Raising Rates: Consider raising your rates every three months to keep them in line with your costs.

Reducing Fees: Don’t agree to reduce your fees for a client without working with them to remove deliverables to compensate.

Strengthen the Foundation:Consulting firms have four things to offer clients:

  • Innovation: It is our primary product. Clients can’t put a price on it.

  • Capacity: Clients come to us because they can’t do it themselves.

  • Expertise: The cross-pollination we foster builds tremendous internal expertise.

  • Speed: We can do the work faster than our clients can.

Work to make your firm’s offerings the finest in each of these four categories.

  • Value: Consider what your firm’s unique Value Proposition is and articulate it elegantly and succinctly.

  • Hourly Rates: Don’t quote them. As we have moved from being “order takers” to “order makers,” the concept of charging a fixed fee for value-added services has become paramount to profitability.

  • The third topic of the day “Organizational Structure: When to change, how to change, and how to manage the culture,” resulted in these thoughts:

When to Change: When growth drives it. When clients drive it. When projects drive it. When the exit strategy drives it. But, by all means, be open to change!

How to Change: One way is to grow by adding specialists, as opposed to giving existing employees new job descriptions. Diversity fosters creativity. One firm recently added a writer to its staff. In addition to contributing to all the firm’s interactive and web-based projects, the writer is advancing the firm’s PR program and business development efforts.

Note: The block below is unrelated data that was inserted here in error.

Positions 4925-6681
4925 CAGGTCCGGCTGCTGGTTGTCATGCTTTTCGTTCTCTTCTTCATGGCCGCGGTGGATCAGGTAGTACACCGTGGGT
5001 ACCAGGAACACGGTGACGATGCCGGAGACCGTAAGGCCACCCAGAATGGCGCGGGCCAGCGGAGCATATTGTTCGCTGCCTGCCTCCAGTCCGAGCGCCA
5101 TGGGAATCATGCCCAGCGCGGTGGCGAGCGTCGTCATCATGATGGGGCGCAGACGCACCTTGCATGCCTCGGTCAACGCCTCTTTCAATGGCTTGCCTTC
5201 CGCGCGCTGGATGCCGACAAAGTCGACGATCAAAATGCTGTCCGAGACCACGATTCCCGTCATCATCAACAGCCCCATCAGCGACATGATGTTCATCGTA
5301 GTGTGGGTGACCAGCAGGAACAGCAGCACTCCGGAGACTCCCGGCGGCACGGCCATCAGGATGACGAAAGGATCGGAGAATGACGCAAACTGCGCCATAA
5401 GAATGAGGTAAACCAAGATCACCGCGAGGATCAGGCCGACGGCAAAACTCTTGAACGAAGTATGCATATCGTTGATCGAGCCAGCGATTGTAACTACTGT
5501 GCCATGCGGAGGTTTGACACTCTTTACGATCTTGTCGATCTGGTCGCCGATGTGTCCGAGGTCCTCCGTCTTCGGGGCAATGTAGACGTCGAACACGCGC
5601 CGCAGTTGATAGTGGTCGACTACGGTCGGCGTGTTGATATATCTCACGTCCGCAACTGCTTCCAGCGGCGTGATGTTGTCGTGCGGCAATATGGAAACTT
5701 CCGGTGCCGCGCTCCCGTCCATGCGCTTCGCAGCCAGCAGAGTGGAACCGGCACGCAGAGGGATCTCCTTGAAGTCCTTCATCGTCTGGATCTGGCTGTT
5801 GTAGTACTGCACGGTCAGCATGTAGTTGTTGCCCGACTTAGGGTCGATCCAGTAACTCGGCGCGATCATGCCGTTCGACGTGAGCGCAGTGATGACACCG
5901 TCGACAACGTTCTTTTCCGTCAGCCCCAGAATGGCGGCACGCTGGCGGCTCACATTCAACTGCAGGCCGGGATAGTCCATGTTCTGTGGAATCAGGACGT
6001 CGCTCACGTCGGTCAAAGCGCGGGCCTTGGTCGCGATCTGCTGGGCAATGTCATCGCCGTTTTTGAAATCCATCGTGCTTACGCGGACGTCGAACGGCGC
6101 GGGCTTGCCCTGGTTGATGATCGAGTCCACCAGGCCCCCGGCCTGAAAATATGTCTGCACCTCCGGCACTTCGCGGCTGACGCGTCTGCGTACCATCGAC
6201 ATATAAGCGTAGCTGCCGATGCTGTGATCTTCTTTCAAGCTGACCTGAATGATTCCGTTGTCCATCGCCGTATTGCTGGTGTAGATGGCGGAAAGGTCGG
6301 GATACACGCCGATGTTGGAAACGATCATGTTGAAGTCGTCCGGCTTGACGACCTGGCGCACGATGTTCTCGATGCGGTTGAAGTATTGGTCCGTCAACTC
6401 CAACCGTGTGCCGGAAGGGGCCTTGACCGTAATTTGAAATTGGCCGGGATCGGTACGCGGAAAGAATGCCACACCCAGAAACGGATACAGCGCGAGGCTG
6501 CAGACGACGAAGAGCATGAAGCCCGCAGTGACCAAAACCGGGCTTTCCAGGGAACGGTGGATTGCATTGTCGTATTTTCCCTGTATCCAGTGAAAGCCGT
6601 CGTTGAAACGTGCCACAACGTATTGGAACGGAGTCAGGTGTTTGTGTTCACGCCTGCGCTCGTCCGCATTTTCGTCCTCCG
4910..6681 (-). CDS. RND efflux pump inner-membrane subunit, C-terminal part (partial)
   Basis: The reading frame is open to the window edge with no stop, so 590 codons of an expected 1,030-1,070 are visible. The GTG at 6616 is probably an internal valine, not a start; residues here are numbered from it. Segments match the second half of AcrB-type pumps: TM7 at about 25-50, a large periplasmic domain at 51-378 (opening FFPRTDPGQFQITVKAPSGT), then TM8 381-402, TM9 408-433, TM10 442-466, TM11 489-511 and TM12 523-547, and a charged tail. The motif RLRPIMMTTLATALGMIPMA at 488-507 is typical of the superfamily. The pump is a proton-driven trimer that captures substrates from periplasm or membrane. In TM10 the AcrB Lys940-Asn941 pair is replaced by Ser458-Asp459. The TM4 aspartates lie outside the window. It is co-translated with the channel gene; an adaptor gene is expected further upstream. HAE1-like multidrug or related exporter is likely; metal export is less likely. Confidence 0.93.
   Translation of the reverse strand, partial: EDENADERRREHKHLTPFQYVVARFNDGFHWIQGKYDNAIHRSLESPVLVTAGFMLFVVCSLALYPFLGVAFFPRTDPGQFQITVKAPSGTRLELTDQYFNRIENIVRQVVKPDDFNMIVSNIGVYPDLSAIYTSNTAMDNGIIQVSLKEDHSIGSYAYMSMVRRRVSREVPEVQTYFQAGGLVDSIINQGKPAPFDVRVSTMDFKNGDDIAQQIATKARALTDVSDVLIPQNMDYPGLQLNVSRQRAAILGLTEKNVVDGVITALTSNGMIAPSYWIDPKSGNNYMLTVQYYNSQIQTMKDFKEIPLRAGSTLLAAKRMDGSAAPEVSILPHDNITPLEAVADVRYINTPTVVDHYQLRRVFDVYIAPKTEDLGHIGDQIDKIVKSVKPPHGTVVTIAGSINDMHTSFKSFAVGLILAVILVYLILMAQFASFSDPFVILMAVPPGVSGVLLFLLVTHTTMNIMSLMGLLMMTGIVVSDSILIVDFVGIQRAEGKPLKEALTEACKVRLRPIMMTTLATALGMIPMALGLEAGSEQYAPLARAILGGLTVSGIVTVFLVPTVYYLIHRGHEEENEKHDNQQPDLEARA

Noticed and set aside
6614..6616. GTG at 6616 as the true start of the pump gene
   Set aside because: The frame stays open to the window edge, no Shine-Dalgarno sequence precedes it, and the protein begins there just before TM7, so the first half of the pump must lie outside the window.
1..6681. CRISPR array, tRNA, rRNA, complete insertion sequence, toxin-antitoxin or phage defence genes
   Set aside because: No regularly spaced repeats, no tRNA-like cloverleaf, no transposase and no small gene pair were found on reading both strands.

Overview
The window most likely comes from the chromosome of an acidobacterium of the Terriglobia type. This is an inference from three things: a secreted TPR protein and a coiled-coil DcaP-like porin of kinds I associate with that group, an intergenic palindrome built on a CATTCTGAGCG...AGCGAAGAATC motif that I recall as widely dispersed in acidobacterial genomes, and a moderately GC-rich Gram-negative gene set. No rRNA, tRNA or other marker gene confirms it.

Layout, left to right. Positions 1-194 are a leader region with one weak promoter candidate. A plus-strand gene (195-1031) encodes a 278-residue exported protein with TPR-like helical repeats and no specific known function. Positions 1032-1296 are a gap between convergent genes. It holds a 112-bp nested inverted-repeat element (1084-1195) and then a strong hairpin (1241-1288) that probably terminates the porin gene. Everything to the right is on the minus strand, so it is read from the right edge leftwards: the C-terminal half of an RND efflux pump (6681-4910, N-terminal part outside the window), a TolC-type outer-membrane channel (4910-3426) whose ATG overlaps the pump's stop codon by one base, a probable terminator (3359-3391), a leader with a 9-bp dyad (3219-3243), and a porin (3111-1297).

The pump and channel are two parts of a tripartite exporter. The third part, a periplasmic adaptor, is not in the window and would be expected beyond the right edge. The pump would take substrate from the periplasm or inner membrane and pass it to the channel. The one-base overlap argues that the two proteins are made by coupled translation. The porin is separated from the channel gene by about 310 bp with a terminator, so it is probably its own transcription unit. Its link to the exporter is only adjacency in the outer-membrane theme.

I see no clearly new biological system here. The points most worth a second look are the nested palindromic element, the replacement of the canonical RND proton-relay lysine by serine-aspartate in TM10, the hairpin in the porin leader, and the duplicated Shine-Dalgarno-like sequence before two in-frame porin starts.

Who to Change: Develop a program for employee retention that enables the firm to keep its most valued employees. As the principals age, teach them to let go and empower valued employees to assure the firm’s timeliness and longevity.

What Not to Change: If the firm’s culture is valued and contributes to its success, change it carefully, and perhaps only with the help of outside assistance. If emerging internal changes to the culture seem too abrupt, resolve the related issues quickly and decisively.

Exit Strategies: When to merge, when to sell, and how to hand off control,” was highly debated, but three clear points emerged:

  • Transition: Delegating operational activities and authority to a second tier of management is a significant issue for professional design firms today.

  • Strategy: An effective transition plan demands the assistance of outside expertise. Be careful. There are not a lot of financial consultants who are that well versed in the sale, merging or transitioning of professional service firms. The process can be an educational one for everyone involved. The firm’s principals must drive the creation of the Transition Plan to assure its success.

  • Incentive: To be effective, a Transition Plan must have sufficient incentive for the recipients to make it work (especially if they are employees). Loyalty alone does not necessarily qualify an employee as a future owner.

Having dwelled on the aura of “uncertainty” and reality of “change,” at the end of the day everyone agreed that the present is also a great time for renewed opportunity for professional firms that are well positioned, well informed and well managed.

*About the Authors: Jeffry Corbin is a Past President of the APDF, and President of Corbin, a wayfinding and information design firm, Traverse City, Michigan, whose Value Proposition is simply “access=success.”

Danae Loran Willson is the APDF’s Executive Director. APDF has been a participant in the Design Futures Council since 1985.*